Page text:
Commercial real estate loans could turn sour and threaten an already fragile U.S. economy unless regulators prepare now, says Elizabeth Warren, a Harvard law professor and chairman of the Congressional Oversight Panel of the Troubled Asset Relief Program.
Between 2010 and 2014, about $1.4 trillion in commercial real estate loans reportedly will reach the end of their terms, and about half of those loans are “underwater,” meaning the borrower owes more than the property is worth.
If economic conditions and tighter lending standards mean that borrowers can’t refinance, “hundreds” of banks could fail, says Warren's commission.
“There is a serious problem coming and it will hit an already weakened financial system,” says Warren, according to Bloomberg.
Small and medium-sized banks could bear the brunt of a collapse in the commercial real estate sector, and those institutions should undergo stress tests and receive federal aid, but not everyone, according to a report issued by Warren's watchdog panel.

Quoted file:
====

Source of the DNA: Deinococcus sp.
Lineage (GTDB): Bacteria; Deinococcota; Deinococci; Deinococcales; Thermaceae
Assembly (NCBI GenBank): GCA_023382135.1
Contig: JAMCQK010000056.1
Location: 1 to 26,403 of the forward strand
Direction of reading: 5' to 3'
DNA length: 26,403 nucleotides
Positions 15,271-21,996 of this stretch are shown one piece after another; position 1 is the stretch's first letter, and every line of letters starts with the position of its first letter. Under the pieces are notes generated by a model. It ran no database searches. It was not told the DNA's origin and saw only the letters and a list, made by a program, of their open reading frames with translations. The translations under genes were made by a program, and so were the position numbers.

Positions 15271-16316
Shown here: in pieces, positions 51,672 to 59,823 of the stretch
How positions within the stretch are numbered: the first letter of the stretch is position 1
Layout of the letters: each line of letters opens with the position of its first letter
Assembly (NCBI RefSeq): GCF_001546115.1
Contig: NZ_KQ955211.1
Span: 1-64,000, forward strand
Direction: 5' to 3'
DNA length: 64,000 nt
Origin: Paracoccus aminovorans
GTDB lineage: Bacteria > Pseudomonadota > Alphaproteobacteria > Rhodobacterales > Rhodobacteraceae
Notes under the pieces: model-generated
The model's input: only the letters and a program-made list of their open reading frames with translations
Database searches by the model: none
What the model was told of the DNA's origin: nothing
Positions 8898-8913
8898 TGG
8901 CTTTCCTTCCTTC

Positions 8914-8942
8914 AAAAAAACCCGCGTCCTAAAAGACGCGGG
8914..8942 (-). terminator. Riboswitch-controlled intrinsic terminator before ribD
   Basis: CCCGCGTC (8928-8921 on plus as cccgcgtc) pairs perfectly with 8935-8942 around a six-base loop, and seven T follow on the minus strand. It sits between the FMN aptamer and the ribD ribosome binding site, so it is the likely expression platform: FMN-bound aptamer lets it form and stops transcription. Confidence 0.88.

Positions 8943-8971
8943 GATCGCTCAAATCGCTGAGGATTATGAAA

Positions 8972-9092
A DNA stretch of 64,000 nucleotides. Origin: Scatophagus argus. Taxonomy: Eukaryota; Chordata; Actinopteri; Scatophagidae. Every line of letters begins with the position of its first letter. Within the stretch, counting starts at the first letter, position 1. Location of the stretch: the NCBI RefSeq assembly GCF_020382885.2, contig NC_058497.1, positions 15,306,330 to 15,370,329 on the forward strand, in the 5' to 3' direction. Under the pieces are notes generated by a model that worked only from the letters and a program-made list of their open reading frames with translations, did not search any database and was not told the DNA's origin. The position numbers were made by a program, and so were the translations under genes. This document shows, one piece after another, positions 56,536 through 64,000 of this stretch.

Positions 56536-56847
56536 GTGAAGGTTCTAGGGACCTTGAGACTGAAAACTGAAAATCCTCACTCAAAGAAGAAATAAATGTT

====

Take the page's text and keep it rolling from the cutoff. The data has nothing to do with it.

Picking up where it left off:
“The panel is clear that government cannot and should not keep every bank afloat,” the report said.
Treasury Secretary Timothy Geithner has said that many smaller financial institutions do not need stress tests.
Others say the sector is in better shape than how Warren and her commission see it.
“We believe that the Congressional Oversight Panel overstates the threat commercial real estate loans present to the vast majority of community banks nationwide,” says Camden R. Fine, the chief executive of the Independent Community Bankers Association, according to the New York Times.
“While there are certain specific areas of the country where commercial real estate is very weak, in other regions of the country commercial real estate is stable.”
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